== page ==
It’s easy to say that we were too much or too little. Instead, let’s try saying, “This one thing didn’t work out, but I am worthy. I am worthy even in the face of rejection.”

We can begin to recognize all of the characteristics that make us special. We spend so much time criticizing certain traits or features of ours, and yet we discount all of the aspects of ourselves that are unique and wonderful. If we want to begin to feel worthy of love, we have to learn to both accept and love all that we are. No one else can do this for us.

We can recognize our worthiness of love by no longer accepting anything less. When others treat us poorly, we can walk away. We don’t have to be trapped in the cycle of playing out relationships with people who treat us like we are disposable and easily replaced. We don’t have to play games or wait around while someone toys with our emotions. Instead, we can learn to say that this type of treatment is no longer acceptable.

We can burn the bridges that lead to the past. No more second chances. No more waiting around for someone to change (because they won’t). We don’t even have to make a statement or let the other person know. We can simply stop revisiting those relationships in our minds. There is no justification for being treated poorly, so it’s time to stop wishing we could rewrite the ending of the stories of our past.

We can stop defining ourselves by our relationships. I’m a daughter. And mother. A sister. A friend. A colleague. A lover. But I am not limited by any of these titles—I am more than my relationships to other people. We can be single or coupled, but these labels do not define our essential selves. We’re not more because we’re coupled, or less when we’re single. We’re not more or less worthy based on anyone else’s interest or attraction.

Instead, we must realize that we are always worthy of love, even when the timing of the universe is such that we find ourselves enjoying a space of solitude.

It’s strange how our experiences begin to define us. When we’ve allowed neglect and mistreatment to enter our lives, we begin to internalize and accept these as our dues. We begin to believe that we will never experience anything other than that, and we slowly shift our thoughts toward the darkness of those thoughts.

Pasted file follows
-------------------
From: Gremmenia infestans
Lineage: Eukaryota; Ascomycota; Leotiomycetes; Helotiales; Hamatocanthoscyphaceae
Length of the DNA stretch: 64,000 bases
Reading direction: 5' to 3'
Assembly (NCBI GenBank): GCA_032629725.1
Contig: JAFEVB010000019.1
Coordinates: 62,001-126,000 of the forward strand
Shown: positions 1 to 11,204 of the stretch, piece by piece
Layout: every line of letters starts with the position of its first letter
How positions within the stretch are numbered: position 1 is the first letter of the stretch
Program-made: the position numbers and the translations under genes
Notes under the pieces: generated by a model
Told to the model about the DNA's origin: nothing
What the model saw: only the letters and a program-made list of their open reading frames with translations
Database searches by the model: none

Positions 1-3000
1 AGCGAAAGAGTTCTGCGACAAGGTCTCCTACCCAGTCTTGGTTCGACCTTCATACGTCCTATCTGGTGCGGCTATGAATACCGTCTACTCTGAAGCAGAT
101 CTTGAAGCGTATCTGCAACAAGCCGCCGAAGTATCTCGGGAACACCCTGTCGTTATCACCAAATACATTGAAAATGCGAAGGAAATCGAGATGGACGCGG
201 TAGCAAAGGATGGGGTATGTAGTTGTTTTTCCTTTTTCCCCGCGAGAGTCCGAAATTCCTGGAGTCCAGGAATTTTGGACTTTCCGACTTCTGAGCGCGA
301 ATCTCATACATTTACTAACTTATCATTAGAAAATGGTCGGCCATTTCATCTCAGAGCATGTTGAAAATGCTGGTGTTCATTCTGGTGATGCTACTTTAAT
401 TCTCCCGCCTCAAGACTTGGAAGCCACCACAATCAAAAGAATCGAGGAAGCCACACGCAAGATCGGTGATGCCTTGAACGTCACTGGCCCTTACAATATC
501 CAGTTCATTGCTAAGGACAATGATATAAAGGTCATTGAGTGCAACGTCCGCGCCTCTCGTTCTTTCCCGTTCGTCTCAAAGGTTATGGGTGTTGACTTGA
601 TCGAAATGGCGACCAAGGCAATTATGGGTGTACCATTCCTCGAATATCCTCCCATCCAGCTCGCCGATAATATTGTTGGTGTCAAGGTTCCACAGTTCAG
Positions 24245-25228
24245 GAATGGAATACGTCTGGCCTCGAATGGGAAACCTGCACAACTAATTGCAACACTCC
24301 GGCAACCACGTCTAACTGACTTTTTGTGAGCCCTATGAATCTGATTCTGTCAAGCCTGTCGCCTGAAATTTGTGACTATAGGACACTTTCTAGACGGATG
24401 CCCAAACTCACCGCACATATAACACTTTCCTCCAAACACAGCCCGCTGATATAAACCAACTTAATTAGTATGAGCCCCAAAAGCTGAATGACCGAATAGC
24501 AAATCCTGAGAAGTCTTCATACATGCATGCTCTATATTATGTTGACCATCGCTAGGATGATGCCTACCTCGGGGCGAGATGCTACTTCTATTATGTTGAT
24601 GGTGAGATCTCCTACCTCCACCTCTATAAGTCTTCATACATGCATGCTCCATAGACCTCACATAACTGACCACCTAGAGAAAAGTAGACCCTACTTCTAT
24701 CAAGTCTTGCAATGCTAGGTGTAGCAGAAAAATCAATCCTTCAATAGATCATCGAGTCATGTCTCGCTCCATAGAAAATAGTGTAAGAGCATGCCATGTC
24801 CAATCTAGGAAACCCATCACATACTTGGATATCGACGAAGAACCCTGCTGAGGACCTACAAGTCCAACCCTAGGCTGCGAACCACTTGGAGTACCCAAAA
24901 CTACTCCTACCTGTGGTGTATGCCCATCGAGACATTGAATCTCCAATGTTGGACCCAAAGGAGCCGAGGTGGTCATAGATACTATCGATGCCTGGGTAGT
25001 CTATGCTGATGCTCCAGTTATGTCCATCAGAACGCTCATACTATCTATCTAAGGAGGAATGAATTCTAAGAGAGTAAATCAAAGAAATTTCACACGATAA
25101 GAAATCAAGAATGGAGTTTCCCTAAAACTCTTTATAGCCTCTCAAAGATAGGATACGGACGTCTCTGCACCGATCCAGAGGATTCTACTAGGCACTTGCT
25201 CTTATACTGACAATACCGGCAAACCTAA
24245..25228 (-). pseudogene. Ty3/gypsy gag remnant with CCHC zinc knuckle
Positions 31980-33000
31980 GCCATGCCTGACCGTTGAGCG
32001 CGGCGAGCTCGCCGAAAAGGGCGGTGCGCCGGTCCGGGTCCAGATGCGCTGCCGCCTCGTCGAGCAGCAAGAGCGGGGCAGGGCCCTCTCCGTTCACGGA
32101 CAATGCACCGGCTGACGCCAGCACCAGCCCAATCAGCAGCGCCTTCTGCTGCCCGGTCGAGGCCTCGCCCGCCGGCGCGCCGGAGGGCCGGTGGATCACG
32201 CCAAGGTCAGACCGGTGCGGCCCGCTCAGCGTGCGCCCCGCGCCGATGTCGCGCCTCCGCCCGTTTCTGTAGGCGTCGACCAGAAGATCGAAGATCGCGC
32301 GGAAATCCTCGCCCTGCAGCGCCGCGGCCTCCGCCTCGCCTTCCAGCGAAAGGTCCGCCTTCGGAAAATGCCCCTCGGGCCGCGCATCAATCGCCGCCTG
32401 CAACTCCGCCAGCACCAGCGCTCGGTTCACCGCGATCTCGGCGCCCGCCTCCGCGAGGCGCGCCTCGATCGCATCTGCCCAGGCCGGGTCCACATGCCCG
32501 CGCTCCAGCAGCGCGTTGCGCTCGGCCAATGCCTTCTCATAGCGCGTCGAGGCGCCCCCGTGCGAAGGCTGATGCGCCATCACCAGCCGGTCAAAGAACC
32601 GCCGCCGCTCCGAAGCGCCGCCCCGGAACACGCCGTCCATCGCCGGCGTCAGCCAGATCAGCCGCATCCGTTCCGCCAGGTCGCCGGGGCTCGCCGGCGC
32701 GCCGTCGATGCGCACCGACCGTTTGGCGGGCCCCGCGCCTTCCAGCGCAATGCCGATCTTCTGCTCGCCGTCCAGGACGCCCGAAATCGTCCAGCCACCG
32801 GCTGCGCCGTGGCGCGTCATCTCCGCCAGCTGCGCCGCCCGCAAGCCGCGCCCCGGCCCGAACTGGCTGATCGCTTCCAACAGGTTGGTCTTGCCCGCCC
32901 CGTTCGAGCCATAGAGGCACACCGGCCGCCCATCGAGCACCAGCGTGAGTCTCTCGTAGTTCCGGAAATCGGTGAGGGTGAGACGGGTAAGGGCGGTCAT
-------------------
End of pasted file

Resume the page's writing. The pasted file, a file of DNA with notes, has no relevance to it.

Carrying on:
We believe that if we’ve never been well treated, we never will be—and don’t deserve to be. These thoughts undermine us, and we so often self-sabotage relationships by over-thinking every small detail or displaying our insecurities.

Feelings of unworthiness often manifest as insecurity. We find ourselves reading between the lines for clues of where we stand, and even when we’re treated well, we’re waiting for the other shoe to drop. We’re always waiting for the tide to turn—to be ignored or belittled or treated like we don’t really matter. We’re second-class citizens in our own minds, and have difficulty trusting any behavior that deviates from the patterns we’ve learned.

Despite all of these feelings, we are tasked with remembering our worthiness if we ever want to break away from the cycle of fear and anxiety that follows us. For some of us, we’ve never felt worthy, and have to begin the work of loving ourselves from scratch. For others, we have to unlearn all of the mistreatment to find that core of worthiness we’ve pushed aside. But it’s essential that we find it and hold it close.

Because we are worthy of every good thing.

Yes, even you—aching for connection and a touch that can detect the subtle pulse of blood beneath the surface and the ache for more than physical desire beneath your fragile bones.

 

 

Author: Crystal Jackson

Image: Lucahennig/Flickr 

Editor: Callie Rushton

Read 1 Comment and Reply
X

Read 1 comment and reply

Top Contributors Latest

Crystal Jackson  |  Contribution: 44,440